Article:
Treasures from the past.
From the 220 green and white homes which have been declared National Monuments to the Town Hall and stately Dutch Reformed Church to antique stores in the centre of town, there are items and buildings to be preserved from the past.
I especially enjoyed visiting ‘Tannie Ira se winkel’ as referred to by Graaf-Reinet’s residents. Ira Maarsdorp has been gathering antiques at auctions in the Eastern Cape for a short lifetime and has collected an impressive house-full of everything from Chinese porcelain, to the wagon her family first arrived in to a large photograph of the Queen of England who had tea in there very tea room we stood in. If you have time, I would encourage you to sit down and ask to hear the stories of items she’s collected including the cake which is still in tact and listed in the Guiness Book of World Records.
An outdoor wonderland.
From nearby game reserves, to farmsteads and the Camdeboo Park, there is so much natural beauty to behold. Sunsets hikes up to the Valley of Desolation will bring your days to a breathtaking end and if you’re up for it, sunrise around the Nqewba dam is a wonderful way to usher in the day. Even if you’re not an avid hiker, you can drive up to the Valley of Desolation, walk up a few steps and enjoy craggy drops, karoo’s vastness and view of Graaff-Reinet from above.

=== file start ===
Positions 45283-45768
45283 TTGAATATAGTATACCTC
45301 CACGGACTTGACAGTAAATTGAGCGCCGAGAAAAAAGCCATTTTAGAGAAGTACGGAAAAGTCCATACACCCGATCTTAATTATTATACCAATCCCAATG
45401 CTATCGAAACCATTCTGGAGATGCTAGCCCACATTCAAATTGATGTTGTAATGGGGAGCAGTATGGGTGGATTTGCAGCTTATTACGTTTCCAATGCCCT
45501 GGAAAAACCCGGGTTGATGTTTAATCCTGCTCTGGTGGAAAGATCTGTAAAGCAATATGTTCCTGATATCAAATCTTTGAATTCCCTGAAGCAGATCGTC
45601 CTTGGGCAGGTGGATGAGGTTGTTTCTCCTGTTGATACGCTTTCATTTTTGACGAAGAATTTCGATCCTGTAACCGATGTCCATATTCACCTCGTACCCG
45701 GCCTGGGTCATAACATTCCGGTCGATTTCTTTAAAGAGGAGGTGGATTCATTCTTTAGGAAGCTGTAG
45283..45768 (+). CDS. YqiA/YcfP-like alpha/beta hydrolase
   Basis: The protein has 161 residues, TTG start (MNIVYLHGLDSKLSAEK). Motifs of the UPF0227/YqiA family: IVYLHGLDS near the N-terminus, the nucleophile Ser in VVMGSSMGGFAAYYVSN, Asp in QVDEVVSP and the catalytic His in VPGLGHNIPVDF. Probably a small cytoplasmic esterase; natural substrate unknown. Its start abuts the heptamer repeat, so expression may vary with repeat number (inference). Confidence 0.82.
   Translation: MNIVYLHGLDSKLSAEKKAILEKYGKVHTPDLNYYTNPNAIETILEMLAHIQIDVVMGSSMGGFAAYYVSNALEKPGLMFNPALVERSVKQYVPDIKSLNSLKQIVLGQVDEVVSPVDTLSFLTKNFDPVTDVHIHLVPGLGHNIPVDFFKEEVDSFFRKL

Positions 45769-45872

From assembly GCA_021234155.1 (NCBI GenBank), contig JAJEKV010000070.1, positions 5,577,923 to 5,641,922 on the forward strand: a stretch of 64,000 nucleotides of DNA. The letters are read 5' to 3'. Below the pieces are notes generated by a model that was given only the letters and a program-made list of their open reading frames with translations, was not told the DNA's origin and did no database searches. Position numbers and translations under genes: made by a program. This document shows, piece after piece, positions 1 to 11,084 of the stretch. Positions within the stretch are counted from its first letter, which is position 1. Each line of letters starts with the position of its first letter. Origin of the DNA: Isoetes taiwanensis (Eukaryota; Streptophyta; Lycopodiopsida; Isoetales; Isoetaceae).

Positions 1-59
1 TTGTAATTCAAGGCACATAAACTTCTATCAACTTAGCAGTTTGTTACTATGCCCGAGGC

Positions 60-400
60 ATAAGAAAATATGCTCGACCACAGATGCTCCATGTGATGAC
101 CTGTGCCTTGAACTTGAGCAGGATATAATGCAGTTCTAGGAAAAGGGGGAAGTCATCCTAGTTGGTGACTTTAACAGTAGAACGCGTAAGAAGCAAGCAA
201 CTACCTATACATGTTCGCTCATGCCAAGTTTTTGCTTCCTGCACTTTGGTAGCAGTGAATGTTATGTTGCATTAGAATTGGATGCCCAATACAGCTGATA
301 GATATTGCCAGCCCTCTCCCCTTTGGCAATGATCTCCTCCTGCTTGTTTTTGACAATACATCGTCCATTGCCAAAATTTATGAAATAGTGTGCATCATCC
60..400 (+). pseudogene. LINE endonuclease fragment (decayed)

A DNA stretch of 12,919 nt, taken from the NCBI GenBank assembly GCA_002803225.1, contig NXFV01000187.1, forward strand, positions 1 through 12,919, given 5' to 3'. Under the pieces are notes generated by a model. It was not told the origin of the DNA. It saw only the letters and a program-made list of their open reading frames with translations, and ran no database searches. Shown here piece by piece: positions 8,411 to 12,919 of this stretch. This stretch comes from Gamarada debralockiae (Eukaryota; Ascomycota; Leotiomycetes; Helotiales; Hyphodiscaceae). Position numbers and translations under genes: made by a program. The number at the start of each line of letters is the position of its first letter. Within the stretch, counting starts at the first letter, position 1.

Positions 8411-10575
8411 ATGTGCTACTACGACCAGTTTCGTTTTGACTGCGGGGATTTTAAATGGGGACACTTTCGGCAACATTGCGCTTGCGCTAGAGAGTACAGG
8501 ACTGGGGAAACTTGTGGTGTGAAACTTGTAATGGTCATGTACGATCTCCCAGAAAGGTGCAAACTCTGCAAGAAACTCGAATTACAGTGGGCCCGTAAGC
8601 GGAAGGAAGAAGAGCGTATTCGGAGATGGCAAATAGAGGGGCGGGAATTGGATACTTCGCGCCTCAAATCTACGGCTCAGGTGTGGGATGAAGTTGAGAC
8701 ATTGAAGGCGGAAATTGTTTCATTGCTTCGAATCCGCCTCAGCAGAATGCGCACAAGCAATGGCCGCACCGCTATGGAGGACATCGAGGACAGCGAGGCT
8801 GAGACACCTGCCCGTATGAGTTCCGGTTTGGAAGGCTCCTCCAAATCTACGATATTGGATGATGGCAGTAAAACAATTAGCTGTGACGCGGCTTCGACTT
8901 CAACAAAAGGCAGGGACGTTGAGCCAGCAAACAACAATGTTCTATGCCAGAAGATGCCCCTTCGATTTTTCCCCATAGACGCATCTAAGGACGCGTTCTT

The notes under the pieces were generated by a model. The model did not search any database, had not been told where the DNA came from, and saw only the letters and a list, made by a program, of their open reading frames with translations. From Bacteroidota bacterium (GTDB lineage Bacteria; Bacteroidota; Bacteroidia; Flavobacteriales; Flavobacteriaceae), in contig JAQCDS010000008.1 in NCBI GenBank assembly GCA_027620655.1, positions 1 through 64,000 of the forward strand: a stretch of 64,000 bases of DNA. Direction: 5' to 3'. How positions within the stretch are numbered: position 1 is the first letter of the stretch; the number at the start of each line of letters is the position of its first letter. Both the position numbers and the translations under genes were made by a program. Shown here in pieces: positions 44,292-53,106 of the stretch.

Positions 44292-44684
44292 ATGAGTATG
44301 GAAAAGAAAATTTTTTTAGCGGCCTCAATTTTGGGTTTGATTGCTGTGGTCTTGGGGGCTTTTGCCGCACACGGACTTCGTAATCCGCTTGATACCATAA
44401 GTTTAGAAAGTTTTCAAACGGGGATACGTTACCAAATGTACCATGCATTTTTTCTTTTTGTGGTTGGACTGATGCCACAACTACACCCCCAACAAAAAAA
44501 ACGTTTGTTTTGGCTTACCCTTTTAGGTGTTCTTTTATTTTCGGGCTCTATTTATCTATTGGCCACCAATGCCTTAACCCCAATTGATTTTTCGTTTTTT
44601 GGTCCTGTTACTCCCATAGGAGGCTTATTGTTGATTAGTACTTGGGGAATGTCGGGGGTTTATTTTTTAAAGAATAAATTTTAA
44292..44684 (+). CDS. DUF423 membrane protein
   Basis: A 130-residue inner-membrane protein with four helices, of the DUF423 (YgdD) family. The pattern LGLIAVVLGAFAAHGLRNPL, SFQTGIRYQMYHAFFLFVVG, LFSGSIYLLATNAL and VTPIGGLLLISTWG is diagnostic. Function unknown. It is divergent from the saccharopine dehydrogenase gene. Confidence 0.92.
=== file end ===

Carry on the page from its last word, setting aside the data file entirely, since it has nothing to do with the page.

From the son of the local pastor to waiters and petrol attendants everyone in this town had a smile, story and kind words to share. The chef at Polka came out to ask us how the food was, we would get well wishing every time we filled up the car and joining a walking tour with Chantelle was a delight. We stayed at great B&B’s before, but our hosts at Villa Reinet really went to extra mile to chat to us about everything from rugby to the way they’ve also grown to love this area and the fascinating artists and stories from the Camdeboo region. Not every small town is warm, welcoming and so hospitable but Graff-Reinet is definitely is.
All the convenience of the city with none of the traffic and all of the charm.
With unchanged dirt roads in Nieu Bethesda and lots of four way stops in Graaff-Reinet, you will get to enjoy life away from the street lights and traffic of cities like Cape Town, Joburg, Durban and Port Elizabeth. You will be able to find most things such as supermarkets, ATMs, petrol stations and debit card machines ( The last three are unavailable in tiny Nieu Bethesda), coffee shops, restaurants and clothing stores; but everything is prettier with a good helping of small town charm.